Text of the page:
Invention of the Radio: Guglielmo Marconi's Genius And His Brushes With Death
Born in 1874 in Bologna, Italy, Guglielmo Marconi was the great-grandson of the founder of Jameson's Irish Whiskey. His father's side of the family was incredibly wealthy, so he grew up learning from the finest tutors before traveling to study at the the Livorno Technical Institute and the University of Bologna.
When he was only 20 years old, Marconi began investigating the so-called "invisible waves" discovered by German physicist Heinrich Rudolf Hertz. To convince his mother that he was serious about radio technology after he returned to his family's estate in Italy, he created a radio transmitter and receiver setup that rang a small bell when he pressed a button on a bench in the home.
His family was supportive enough to push him to keep working and even provided him with a lab that allowed him to build out his experiments. He ended up transmitting waves up to half a mile away, which was then considered the maximum transmission distance. He constructed a more impressive version of his wave-generating machine in an attempt to find government contracts for his experiments, but when that didn't work out, he went elsewhere.
Marconi In England
After the Italian government failed to show any interest in his work, Marconi and his mother traveled to England in 1896, where they were pretty much stars from their arrival. One of Marconi's biggest supporters was the British Post Office, who set the inventor up with enough funds to create a machine that increased the broadcasting range up to 12 miles. Shortly afterward, he constructed a wireless station that allowed Queen Victoria to send messages to Prince Edward whenever he was on the royal yacht, which was technologically marvelous but must have been annoying for the prince.
Demonstrations in the United States were even more impressive. In Sandy Hook, New Jersey, Marconi covered the America's Cup international yacht races for the New York Herald in fall 1899. Following the impressive demonstration, Marconi and his team installed wireless equipment aboard the American Line's S.S. Saint Paul, making it the first ocean liner to report its arrival in Great Britain by wireless from 66 nautical miles off the English coast.
At the turn of the 20th century, scientists were torn over whether or not radio waves moved in straight lines or with the curvature of the Earth. Marconi believed they followed the planet’s curvature even though he didn't really have any evidence to back up his hypothesis, but he wasn't the type of person to stop working just because someone told him that he was wrong.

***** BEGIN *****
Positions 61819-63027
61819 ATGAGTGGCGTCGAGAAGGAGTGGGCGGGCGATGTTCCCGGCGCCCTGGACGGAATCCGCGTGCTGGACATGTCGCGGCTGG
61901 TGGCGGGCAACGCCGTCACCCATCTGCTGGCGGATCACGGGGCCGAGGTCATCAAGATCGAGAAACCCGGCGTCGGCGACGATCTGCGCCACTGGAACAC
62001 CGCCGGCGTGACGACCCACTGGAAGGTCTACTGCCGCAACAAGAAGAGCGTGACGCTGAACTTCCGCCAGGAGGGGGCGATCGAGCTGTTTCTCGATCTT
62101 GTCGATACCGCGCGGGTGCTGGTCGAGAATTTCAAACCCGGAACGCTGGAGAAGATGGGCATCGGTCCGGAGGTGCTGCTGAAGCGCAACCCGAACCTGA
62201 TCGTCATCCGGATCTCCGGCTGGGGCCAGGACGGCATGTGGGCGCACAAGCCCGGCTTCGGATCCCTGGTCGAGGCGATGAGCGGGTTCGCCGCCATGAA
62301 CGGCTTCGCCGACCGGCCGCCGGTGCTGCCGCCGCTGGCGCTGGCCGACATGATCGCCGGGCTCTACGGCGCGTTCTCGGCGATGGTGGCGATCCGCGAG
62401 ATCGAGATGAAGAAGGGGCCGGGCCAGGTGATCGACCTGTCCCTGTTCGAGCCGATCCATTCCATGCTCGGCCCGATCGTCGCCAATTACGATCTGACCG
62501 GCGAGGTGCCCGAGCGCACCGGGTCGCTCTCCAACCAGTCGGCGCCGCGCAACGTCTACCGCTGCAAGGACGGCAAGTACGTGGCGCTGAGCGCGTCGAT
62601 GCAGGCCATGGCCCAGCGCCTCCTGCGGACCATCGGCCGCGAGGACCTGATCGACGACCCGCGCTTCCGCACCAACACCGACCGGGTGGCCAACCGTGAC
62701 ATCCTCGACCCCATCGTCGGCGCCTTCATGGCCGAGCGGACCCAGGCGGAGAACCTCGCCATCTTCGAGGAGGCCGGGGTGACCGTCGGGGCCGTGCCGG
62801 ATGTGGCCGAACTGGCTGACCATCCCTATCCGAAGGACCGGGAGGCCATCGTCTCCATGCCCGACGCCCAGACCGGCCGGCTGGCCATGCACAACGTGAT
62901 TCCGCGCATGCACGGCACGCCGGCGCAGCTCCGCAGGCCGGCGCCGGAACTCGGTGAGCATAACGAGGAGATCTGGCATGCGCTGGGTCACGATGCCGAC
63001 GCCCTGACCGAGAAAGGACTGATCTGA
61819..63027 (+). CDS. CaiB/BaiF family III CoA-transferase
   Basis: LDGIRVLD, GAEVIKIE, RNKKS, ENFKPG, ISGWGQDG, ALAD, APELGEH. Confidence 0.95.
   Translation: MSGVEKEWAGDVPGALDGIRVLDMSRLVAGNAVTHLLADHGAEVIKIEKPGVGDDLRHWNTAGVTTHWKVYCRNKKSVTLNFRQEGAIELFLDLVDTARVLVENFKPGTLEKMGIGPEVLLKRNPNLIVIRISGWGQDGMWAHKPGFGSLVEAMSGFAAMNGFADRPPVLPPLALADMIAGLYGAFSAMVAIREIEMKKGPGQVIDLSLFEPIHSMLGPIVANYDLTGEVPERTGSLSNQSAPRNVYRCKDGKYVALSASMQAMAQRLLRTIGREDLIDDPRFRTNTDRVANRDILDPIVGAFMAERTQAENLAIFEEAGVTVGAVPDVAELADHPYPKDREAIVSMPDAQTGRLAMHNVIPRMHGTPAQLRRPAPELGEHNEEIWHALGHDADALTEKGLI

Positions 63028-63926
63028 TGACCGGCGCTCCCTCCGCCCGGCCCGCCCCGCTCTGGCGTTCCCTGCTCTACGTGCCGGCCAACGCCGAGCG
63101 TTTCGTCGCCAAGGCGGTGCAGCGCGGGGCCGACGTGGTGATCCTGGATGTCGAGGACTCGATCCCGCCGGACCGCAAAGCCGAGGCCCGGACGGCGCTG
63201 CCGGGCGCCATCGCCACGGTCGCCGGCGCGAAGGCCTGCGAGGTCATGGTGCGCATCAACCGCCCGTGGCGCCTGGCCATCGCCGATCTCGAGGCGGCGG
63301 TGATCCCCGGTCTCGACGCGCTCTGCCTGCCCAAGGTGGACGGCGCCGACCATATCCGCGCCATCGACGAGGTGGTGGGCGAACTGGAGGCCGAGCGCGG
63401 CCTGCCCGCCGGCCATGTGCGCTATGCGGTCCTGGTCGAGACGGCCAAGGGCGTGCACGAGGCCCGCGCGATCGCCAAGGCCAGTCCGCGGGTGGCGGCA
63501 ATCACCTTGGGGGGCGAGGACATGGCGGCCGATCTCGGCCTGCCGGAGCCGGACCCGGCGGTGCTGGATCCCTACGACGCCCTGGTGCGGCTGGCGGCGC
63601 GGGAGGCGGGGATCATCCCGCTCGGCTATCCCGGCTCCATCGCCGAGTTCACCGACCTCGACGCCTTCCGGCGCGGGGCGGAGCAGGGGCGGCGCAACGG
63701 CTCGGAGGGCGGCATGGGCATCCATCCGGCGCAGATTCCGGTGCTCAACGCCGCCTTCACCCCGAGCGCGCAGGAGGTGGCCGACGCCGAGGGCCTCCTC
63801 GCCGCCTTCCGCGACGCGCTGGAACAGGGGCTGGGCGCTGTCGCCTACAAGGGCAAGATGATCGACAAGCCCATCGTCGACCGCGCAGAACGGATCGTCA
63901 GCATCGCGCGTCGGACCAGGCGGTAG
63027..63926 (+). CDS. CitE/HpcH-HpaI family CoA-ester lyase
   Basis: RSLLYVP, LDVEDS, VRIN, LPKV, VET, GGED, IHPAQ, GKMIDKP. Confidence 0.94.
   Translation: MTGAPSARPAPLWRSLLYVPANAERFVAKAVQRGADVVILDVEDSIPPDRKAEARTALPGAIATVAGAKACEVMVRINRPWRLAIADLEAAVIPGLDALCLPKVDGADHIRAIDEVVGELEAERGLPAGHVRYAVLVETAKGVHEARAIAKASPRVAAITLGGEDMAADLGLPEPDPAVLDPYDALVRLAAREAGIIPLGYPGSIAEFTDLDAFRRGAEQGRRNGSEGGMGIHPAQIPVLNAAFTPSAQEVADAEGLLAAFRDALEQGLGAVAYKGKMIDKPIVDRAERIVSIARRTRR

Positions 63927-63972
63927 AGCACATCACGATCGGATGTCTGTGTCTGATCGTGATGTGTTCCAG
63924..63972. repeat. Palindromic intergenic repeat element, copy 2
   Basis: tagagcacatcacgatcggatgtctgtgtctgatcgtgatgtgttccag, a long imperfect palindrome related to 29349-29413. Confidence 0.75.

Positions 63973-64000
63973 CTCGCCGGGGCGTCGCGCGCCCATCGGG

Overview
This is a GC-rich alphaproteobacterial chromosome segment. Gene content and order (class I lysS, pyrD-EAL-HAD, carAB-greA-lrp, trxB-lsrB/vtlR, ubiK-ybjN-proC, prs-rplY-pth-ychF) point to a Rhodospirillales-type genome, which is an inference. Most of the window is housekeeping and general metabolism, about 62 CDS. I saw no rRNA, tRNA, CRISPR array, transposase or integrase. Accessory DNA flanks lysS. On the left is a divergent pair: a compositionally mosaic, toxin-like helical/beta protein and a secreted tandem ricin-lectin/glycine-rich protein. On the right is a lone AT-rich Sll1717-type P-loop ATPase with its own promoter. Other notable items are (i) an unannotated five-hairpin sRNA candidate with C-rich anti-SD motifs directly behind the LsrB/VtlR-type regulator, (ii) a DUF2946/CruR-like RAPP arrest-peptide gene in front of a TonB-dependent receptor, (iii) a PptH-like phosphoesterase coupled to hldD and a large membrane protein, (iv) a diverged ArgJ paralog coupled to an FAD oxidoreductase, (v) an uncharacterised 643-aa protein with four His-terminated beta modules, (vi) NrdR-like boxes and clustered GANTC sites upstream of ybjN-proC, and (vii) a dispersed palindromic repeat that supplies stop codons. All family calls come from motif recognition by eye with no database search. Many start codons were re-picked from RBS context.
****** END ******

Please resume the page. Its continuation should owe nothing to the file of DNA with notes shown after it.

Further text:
To prove his theory, Marconi broadcast a radio wave 2,209 miles from Poldhu, Cornwall to Newfoundland. On December 12, 1901, Marconi's crew in Cornwall cranked their equipment to full power, sending out foot-long sparks as well as a simple message: the letter "S." The transmission brought Marconi worldwide fame, even if he wasn't entirely sure how waves worked.
By 1904, he established a commercial operation that transmitted nightly news reports to ships who subscribed to the service. Unfortunately, it wasn't a huge hit at the time. Ironically, Marconi was completely wrong about the way radio waves travel. They do actually move in straight lines, but when they bounce off the Earth's ionosphere, it mimics the curvature of the Earth.
Fewer than 10 years after his monumental transatlantic radio signal test, Marconi was awarded the Nobel Prize in Physics, an honor he shared with German physicist Karl F. Braun, the inventor of the cathode ray tube. This award made Marconi a household name. He began selling Marconi Company Radios operated by "Marconi Men" to shipping companies to send distress signals, navigation reports, and on-ship communication.
Three years after his win, Marconi was invited to travel on the inaugural voyage of the Titanic, which used his radios. He really wanted to see how they worked, but unfortunately, he had work to do. He opted instead to take the Lusitania three days before the Titanic's doomed voyage.
Following the sinking of the Titanic on April 15, 1912, Britain's postmaster-general explained that the survivors had Marconi to thank for their lives. "Those who have been saved, have been saved through one man, Mr. Marconi," he said, "and his marvelous invention." In a strange turn of events, the Lusitania sank three years later after it was attacked by a German U-boat.
Marconi And Mussolini
Marconi's success in England and America finally forced Italy to take notice decades after they turned their noses up at his work. By the 1920s, he was lauded as an Italian genius, and after he joined the Italian Fascist Party, Benito Mussolini made him the President of the Royal Academy of Italy. Mussolini and Marconi were so close that it was rumored Mussolini was the best man at his second wedding, but in reality, Mussolini had to send his regrets on account of all the dictating he had to do.
Even while acting as the head of R.A.I., Marconi continued his experiments, but he suffered nine heart attacks in three years while working on microwave technology. He passed away on July 20, 1937. The country closed down for his funeral, and at 6:00 P.M., all B.B.C. and wireless post office transmitters in the British Isles observed two minutes of silence for the father of modern radio.
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